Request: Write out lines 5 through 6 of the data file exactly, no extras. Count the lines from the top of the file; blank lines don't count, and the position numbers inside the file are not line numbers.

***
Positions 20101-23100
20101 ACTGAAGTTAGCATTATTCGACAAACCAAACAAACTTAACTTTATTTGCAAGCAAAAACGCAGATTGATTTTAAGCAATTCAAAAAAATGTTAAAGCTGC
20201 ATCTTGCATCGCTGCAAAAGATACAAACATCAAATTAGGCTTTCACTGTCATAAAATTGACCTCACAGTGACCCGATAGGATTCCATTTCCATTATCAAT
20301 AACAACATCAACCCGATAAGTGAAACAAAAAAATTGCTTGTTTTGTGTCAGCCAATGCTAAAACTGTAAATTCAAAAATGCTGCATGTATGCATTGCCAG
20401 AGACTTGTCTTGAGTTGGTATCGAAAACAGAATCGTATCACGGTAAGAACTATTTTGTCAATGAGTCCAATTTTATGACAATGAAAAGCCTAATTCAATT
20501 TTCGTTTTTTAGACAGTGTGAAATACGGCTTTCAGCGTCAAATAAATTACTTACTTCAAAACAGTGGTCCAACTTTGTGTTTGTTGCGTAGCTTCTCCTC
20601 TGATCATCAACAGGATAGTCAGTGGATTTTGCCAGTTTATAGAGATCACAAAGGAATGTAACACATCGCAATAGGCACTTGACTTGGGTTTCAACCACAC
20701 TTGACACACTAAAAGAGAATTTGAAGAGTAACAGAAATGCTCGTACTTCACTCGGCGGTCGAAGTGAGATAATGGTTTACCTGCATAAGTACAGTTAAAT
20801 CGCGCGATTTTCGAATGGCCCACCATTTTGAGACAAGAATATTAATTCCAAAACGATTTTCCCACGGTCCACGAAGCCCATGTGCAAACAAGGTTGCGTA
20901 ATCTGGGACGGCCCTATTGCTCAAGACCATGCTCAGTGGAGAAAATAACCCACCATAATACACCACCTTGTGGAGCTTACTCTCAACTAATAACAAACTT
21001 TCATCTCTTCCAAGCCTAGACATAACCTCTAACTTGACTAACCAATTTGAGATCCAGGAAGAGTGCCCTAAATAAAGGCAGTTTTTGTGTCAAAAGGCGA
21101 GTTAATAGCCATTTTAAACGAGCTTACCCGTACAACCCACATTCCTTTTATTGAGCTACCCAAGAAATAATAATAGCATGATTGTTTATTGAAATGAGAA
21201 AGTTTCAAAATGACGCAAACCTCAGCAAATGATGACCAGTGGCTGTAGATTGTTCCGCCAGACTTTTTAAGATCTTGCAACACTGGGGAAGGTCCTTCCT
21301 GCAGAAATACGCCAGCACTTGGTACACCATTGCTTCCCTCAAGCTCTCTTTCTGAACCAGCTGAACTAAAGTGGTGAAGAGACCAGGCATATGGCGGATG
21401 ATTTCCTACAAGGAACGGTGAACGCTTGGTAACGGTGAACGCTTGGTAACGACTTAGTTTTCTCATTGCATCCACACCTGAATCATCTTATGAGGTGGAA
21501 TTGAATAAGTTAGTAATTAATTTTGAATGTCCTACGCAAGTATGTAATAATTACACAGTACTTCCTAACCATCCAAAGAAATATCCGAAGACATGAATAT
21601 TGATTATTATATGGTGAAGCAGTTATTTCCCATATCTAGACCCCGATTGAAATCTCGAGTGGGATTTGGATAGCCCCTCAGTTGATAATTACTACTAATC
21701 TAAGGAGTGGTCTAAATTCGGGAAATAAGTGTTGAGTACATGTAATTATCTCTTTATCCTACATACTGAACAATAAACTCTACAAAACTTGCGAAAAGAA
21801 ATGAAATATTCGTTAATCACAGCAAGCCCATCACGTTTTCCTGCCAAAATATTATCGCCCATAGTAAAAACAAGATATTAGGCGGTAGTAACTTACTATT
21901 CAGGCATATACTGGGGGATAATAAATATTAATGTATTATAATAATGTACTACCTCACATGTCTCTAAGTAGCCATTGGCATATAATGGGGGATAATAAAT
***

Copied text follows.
20401 AGACTTGTCTTGAGTTGGTATCGAAAACAGAATCGTATCACGGTAAGAACTATTTTGTCAATGAGTCCAATTTTATGACAATGAAAAGCCTAATTCAATT
20501 TTCGTTTTTTAGACAGTGTGAAATACGGCTTTCAGCGTCAAATAAATTACTTACTTCAAAACAGTGGTCCAACTTTGTGTTTGTTGCGTAGCTTCTCCTC